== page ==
A PRISMA flowchart is displayed in Figure 1. A total of 1,763 publications were screened, 40 full-text articles were assessed for eligibility and 28 studies were included in this review. Studies were excluded when considered beyond the scope for the aims of the present analysis, and/or when their outcomes were not of interest. An overview of the included studies highlighting their major goals and advantages/disadvantages of augmented reality application as perceived by the authors of the publications is illustrated respectively in Table 2 and Table 3. In Table 3, where no data was specified, it means that the authors of the publication did not express it. Table 1 provides a visual summary of the quality review of the included studies.


Figure 1. Summary of search strategy (PRISMA flow chart) for relevant studies.


Table 2. Studies’ major goals, imaging elaboration techniques and display types, and source imaging.


Table 3. Advantages and disadvantages.

Virtual reality

Virtual reality implies the use of a system which generates a complete immersion in a digital environment, that could provide a realistic simulation of the surgical approach (16). This type of technology was applied by 18 of the studies (64.3%) (811, 13, 14, 1618, 20, 22, 24, 26, 2831, 33), with a total of 321 aneurysms included in the studies. The VR systems that were mostly used were the Dextroscope system (Bracco Diagnostics Inc., Milan, Italy), documented by 6 studies (33%) (8, 9, 11, 14, 17, 33), and Surgical Theater (Surgical Theater Inc., Los Angeles, CA), utilized by 4 studies (22%) (20, 26, 30, 31). Thirteen studies (72%) chose the combination of screen and glasses/HMD as preferred visualization method (8, 9, 11, 13, 14, 1618, 20, 26, 30, 31, 33). Exclusive use of a 2D visualization of the CT images represented the most relevant imaging source in 10 studies (56%) (8, 10, 13, 14, 16, 18, 26, 29, 30, 33).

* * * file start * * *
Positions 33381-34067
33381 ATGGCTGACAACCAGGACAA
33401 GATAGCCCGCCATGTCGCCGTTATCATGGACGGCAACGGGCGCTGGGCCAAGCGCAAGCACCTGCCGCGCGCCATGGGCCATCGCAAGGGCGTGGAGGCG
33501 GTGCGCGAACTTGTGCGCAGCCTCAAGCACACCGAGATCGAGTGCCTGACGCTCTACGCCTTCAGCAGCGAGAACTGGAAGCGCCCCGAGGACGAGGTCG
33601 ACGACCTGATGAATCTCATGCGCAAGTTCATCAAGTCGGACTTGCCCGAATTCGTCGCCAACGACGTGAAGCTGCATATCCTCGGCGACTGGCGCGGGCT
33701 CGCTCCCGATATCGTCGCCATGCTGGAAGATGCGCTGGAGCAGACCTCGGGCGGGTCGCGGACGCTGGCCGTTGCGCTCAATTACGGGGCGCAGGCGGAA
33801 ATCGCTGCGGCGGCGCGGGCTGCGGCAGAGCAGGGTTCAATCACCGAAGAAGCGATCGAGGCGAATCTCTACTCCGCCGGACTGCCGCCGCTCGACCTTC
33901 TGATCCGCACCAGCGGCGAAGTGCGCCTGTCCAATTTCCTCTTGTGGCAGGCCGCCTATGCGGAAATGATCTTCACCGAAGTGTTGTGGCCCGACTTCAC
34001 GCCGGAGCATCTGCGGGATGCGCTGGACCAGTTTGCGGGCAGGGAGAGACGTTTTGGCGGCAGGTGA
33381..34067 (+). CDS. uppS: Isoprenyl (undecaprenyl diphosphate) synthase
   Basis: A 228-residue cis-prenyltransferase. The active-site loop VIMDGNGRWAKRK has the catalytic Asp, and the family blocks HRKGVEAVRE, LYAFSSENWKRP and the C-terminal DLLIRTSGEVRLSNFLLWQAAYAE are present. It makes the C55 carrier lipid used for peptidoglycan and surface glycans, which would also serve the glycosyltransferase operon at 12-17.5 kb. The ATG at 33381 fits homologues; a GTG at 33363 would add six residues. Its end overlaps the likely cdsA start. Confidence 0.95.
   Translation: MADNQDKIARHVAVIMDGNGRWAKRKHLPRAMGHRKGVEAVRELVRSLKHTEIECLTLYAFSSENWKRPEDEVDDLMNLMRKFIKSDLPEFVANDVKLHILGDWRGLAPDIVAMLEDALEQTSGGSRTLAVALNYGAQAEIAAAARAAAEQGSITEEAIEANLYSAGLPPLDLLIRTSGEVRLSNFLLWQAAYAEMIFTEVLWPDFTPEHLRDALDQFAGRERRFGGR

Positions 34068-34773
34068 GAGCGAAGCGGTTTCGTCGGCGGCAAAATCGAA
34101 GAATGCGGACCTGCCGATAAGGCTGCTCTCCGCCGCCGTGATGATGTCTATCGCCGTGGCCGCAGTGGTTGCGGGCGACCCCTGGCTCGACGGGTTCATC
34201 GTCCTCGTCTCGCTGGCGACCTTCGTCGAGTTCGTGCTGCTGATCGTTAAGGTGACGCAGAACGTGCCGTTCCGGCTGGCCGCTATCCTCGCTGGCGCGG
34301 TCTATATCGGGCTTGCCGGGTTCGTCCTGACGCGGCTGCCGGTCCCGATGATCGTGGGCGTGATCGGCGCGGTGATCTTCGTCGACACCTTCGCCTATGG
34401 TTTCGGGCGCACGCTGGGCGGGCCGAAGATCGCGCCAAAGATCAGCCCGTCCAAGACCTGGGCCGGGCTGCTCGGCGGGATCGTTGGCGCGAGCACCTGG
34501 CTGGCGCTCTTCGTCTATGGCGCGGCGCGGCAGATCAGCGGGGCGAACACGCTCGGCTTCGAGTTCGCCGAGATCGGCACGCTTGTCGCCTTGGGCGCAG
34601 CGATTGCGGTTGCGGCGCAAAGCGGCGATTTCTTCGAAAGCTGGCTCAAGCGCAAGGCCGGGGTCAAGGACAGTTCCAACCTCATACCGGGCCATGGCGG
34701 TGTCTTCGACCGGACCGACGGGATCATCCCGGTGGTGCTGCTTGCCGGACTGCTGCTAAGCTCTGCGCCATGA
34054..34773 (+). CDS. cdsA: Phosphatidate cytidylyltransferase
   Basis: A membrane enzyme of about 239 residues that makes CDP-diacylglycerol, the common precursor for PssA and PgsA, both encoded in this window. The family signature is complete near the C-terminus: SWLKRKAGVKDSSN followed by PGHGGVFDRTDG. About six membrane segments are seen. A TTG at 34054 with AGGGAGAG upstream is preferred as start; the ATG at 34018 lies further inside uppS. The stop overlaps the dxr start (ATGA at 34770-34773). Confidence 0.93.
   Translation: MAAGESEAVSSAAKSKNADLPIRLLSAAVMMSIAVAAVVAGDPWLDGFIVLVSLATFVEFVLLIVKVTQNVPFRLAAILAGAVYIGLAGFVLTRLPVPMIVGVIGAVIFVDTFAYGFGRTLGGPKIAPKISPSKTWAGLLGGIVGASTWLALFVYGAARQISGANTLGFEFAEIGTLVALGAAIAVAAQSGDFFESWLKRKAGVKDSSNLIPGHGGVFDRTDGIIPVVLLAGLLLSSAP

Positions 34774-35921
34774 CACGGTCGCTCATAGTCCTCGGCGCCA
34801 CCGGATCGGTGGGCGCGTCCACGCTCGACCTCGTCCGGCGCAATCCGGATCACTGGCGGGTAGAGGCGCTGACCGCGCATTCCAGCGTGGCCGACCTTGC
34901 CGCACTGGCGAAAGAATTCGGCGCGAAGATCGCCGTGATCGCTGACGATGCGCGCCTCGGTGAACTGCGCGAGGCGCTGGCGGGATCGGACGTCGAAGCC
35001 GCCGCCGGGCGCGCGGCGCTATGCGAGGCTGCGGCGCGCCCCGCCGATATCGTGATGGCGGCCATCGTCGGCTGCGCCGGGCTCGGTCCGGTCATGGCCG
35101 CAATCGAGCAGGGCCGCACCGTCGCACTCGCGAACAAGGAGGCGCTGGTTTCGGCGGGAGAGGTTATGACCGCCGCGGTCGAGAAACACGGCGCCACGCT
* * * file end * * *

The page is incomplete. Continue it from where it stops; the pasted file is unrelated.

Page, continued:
• Preoperative planning:

None of the studies of this subgroup applied VR intraoperatively. 16 of the studies (89%) focused on the pre-operative planning of the surgical approach. The benefit of VR application for preoperative planning was qualitatively assessed using Likert scales and the Think Aloud Method, specifically for evaluation of anatomical understanding, depth perception and visualization of the surgical trajectory perceived by nine study groups (8, 14, 16, 17, 22, 24, 28, 30, 31).

• Benefit on training:

Eight studies (44%) assessed the impact of this technology on training neurosurgical residents, focusing on the benefits of VR with regard to realistic anatomical understanding, haptic feedback satisfaction and enhancement of surgical confidence (8, 11, 13, 16, 20, 24, 30). User satisfaction was assessed by means of Likert Scales and the Think-Aloud Method.

• Impact on patients:

Three studies (17%) evaluated the potential effect of 3D visualization in VR on clinical outcomes (10, 17, 30). None of the 18 studies aimed to evaluate the impact of surgical planning with VR on patient safety, and only one study (5.6%) aimed to assess the benefits of VR on patient education and understanding of the surgical procedure (8).

• Perceived disadvantages:

The lack of information on intra-aneurysmal hemodynamics and vessel wall characteristics was also reported as a disadvantage (8, 11, 16, 22). Furthermore, small vessels and perforating arteries tended to be underestimated or not displayed (8, 22).

Mixed reality